The same concerns we have over the NSA should exist with a company like RSA who only apologized and told customers to change practices _after_ they were caught taking money from a government agency at the expense of customers. They never refunded a penny to customers either, so they are more than deserving of a boycott.

Re:It's a trap! (1)

Ralph Wiggam (22354) | about 10 months ago | (#46016225)

You didn't ask me, but I can still provide an answer. "What has the NSA done to people?"

No frigging clue, because everything done is "secret". You can assume that they have done nothing, and I can assume they have done everything.

If people who disagreed with the NSA were arrested, or lost their jobs, or were audited, or were deported, or disappeared in the middle of the night, we would know about it. Those things can't be kept secret.

The root post warns of the unstated repercussions of attending this "honeypot" conference. I want to know what those repercussions are.

Re:It's a trap! (2)

gnasher719 (869701) | about 10 months ago | (#46016339)

If people who disagreed with the NSA were arrested, or lost their jobs, or were audited, or were deported, or disappeared in the middle of the night, we would know about it. Those things can't be kept secret.

The NSA doesn't care whether you agree or disagree with them. They care about other things. For example, they might care that you once had a phone conversation with someone who once sat on the same bus as someone who is related to a terrorist. If you then disappeared, without having ever disagreed with the NSA, without ever having had anything to do with terrorists as far as you know, who would connect your disappearance with the NSA?

Re:It's a trap! (5, Insightful)

s.petry (762400) | about 10 months ago | (#46016391)

This is wrong on just about ever level. Fact: The NSA is not a Law Enforcement agency, and has no authority to arrest or detain people. We know through leaks that they do provide data to various law enforcement agencies, then those agencies have been instructed to (illegally) reconstruct the data to keep the NSA out of the picture. We know the NSA provided data to the IRS who then audited political groups.

I can see questioning the use of "honeypot conference", or lacking knowledge of what crossing them would lead to. I don't agree with you painting them as innocent because we have enough facts to know they are not innocent. How guilty they are is a valid question.

Re:It's a trap! (5, Interesting)

Fnord666 (889225) | about 10 months ago | (#46016513)

If people who disagreed with the NSA were arrested, or lost their jobs, or were audited, or were deported, or disappeared in the middle of the night, we would know about it. Those things can't be kept secret.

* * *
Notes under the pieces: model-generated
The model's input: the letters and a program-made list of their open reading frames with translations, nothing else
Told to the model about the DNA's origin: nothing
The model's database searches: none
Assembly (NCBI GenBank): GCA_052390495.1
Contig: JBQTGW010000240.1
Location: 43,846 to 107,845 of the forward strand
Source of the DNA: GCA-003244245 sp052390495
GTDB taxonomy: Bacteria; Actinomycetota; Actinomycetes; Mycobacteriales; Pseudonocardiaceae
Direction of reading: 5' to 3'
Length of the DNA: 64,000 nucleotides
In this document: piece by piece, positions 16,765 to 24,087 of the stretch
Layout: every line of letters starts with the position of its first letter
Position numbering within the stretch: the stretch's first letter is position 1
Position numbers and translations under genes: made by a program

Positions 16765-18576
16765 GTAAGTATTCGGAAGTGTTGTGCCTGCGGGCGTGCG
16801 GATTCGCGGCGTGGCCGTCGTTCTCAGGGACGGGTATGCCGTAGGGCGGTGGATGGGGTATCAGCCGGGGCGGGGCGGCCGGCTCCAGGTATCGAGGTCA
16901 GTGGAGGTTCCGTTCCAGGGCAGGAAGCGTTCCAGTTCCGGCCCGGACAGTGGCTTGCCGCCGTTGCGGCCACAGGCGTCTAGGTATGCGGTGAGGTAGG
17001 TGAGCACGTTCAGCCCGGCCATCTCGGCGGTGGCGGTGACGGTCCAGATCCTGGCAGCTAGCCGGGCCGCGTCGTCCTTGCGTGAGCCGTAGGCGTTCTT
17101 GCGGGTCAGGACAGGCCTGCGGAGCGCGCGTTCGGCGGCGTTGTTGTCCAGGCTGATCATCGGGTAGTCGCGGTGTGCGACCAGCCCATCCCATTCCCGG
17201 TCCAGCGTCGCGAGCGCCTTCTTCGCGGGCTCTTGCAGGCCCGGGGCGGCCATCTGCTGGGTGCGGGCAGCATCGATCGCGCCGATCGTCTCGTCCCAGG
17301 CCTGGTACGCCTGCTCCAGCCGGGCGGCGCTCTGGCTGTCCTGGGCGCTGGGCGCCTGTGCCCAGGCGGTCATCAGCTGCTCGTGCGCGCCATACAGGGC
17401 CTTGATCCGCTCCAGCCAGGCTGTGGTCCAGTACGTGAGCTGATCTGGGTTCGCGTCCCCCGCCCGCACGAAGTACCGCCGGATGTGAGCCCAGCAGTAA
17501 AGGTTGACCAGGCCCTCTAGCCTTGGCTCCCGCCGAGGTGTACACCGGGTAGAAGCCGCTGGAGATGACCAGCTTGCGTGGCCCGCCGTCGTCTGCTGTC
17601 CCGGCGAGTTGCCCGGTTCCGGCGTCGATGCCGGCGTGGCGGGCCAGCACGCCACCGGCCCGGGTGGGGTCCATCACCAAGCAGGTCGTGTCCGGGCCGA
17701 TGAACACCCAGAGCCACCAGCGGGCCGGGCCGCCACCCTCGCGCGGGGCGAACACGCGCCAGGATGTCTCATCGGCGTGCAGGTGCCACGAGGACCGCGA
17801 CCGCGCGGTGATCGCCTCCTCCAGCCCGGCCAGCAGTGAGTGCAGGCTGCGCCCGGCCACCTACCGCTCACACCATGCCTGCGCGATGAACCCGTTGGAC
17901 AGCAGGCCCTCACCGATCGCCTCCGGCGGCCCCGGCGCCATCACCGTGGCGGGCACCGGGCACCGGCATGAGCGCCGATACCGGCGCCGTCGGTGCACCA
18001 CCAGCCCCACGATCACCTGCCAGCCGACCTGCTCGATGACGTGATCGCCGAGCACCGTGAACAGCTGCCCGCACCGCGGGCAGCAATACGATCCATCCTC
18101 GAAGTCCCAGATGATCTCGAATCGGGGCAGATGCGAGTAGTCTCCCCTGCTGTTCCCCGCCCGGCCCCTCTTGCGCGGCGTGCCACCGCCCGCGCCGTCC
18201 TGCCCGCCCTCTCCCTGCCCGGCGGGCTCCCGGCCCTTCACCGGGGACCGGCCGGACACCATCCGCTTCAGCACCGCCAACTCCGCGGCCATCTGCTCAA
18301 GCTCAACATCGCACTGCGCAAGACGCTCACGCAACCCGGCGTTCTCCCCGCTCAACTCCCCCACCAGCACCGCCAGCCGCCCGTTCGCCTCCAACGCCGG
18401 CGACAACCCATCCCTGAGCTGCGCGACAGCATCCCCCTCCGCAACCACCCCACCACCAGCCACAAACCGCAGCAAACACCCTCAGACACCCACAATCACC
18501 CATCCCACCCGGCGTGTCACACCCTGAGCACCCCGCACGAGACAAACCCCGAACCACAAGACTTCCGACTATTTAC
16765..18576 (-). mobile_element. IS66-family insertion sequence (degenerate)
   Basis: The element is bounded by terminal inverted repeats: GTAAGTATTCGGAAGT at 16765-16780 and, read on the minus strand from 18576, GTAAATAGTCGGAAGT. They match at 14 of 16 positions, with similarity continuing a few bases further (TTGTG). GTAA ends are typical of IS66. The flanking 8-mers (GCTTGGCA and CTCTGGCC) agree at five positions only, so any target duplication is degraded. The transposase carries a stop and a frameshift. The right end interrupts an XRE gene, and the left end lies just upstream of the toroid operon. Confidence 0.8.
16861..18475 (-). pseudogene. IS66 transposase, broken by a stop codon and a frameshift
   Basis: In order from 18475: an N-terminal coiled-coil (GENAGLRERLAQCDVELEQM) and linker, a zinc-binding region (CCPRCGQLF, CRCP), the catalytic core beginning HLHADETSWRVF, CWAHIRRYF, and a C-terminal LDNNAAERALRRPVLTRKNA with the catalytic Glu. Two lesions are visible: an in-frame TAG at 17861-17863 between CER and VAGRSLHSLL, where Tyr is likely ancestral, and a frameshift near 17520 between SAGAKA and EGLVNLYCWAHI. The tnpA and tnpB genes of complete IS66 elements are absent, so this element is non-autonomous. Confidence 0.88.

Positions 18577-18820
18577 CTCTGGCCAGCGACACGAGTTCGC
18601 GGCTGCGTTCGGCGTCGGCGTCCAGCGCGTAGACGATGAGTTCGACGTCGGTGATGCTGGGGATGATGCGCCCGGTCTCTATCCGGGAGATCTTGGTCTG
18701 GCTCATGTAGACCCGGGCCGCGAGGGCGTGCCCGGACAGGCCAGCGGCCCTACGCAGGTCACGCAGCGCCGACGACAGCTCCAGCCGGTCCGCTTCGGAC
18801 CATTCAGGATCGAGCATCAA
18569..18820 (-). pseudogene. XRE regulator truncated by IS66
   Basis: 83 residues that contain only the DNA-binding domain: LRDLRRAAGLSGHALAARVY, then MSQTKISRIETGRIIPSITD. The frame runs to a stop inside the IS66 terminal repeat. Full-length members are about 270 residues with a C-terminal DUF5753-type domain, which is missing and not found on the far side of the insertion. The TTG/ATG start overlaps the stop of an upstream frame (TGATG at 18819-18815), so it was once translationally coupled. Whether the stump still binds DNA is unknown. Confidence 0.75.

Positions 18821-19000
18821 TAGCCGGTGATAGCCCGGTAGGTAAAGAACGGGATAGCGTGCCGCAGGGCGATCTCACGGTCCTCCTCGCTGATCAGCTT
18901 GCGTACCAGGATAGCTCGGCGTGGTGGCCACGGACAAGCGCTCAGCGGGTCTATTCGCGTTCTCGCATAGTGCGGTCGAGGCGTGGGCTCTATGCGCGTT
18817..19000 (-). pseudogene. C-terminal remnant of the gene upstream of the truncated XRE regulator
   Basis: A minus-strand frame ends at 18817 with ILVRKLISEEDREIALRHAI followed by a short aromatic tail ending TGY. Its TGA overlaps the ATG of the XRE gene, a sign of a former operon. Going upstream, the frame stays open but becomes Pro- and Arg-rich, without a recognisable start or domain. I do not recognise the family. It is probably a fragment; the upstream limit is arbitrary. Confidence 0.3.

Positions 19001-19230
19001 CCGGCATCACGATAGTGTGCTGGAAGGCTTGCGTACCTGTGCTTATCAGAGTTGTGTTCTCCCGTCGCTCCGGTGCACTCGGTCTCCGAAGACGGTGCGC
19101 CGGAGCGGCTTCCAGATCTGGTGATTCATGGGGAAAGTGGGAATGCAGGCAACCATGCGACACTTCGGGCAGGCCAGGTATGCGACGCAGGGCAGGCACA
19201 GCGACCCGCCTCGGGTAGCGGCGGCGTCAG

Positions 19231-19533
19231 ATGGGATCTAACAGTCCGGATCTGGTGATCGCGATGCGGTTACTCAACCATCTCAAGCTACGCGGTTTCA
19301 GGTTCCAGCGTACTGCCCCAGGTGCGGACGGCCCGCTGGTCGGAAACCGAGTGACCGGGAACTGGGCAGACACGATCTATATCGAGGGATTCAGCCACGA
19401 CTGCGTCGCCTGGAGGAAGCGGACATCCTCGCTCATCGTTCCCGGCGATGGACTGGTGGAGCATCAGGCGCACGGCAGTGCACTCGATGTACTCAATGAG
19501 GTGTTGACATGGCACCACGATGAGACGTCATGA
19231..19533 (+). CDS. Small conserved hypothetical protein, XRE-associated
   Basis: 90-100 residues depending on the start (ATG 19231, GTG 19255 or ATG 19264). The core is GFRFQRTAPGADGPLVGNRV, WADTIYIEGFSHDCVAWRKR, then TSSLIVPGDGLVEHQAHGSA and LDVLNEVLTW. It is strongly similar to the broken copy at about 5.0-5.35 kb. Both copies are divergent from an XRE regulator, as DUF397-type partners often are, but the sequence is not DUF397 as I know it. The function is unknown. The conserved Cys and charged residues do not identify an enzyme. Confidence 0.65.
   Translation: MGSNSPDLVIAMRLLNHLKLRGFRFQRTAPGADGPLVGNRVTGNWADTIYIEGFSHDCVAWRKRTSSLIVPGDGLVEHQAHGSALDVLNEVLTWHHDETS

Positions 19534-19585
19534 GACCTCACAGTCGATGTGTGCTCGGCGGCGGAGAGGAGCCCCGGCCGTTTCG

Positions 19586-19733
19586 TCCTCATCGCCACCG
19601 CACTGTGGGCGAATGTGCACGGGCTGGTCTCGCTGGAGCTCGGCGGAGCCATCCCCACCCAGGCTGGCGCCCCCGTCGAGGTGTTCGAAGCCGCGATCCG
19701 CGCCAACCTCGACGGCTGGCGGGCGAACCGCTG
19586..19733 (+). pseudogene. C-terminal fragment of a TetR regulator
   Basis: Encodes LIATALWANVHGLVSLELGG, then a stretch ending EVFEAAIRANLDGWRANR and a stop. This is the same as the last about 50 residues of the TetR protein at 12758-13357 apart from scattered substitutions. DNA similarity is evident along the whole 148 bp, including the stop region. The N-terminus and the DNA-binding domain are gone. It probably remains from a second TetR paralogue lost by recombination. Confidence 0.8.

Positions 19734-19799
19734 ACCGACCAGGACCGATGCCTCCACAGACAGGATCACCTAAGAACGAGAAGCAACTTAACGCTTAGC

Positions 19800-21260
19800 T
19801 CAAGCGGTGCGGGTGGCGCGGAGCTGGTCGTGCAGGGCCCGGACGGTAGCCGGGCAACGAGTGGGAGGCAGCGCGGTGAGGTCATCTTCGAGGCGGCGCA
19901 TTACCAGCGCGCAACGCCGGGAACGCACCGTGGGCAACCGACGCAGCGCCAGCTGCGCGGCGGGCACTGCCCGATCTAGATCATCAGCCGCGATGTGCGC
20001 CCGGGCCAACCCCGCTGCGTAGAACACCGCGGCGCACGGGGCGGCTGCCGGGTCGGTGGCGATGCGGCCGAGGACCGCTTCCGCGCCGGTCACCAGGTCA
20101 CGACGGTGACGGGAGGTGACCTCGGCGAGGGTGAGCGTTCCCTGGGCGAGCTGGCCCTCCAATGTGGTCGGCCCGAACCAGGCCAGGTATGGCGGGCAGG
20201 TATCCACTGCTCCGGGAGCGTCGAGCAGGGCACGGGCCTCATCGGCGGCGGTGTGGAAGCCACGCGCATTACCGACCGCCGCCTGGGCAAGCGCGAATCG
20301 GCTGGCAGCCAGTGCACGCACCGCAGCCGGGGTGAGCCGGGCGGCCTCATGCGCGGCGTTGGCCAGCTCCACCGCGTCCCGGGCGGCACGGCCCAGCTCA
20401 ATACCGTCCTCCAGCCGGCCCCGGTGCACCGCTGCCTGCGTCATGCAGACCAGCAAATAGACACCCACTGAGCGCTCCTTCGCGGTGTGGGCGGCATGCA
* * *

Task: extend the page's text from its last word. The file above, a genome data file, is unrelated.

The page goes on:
The root post warns of the unstated repercussions of attending this "honeypot" conference. I want to know what those repercussions are.

You mean like when people who develop encrypted messaging systems or encrypted phone applications get added to watch lists [infosecuri...gazine.com] and get harassed every time they enter the country even though they are citizens?

Re:It's a trap! (1)

cavreader (1903280) | about 10 months ago | (#46021205)

Your link goes to a article that says it is "possible" the guy was put on a watch list but there is no actual evidence of him being put on such a list. Unfounded assumptions do not translate into facts.

Re:It's a trap! (0)

Anonymous Coward | about 10 months ago | (#46022565)

Yes, it's possible. It can't be proven, because the damned lists are secret, which is the entire point!

Jeez.

Re:It's a trap! (1)

cavreader (1903280) | about 10 months ago | (#46027797)

You can see if you are on a no flight list by contacting a TSA officer at any airport. If you are stopped and searched beyond normal procedures you can also ask if you are on any other type of list that would prevent you from normal travel between countries.

Re:It's a trap! (3, Interesting)

icebike (68054) | about 10 months ago | (#46017003)

If people who disagreed with the NSA were arrested, or lost their jobs, or were audited, or were deported, or disappeared in the middle of the night, we would know about it. Those things can't be kept secret.

Sure they can be kept secret. And we don't know how many people fall into this category. But any such losses would be simply lost in the local mystery that every town has, namely the huge number of missing persons.

Take a look at these numbers reported by CNN [cnn.com] using data from the FBI NCIC [fbi.gov] .

There a a vast forest of people missing in which you could hide a lot of "disappeared" people. Someone quietly working in a field without a huge public exposure (whether white hat or black hat) could go missing from his basement lair, get reported, and forgotten by all but his mom and the world would never take notice.

Re:It's a trap! (0)

Anonymous Coward | about 10 months ago | (#46020173)

Hiding "disappeared" persons of any importance is not that easy. Especially when it comes to scientists or political activists of every stripe. At a bare minimum a scientist or researcher working on advanced technologies will have contacts with others working in the same field. The controversies ongoing today in the encryption world practically guarantee a full investigation if someone turns up missing. And today people tend to be obsessed with finding evidence of government misdeeds.

Re:It's a trap! (0)

Anonymous Coward | about 10 months ago | (#46018069)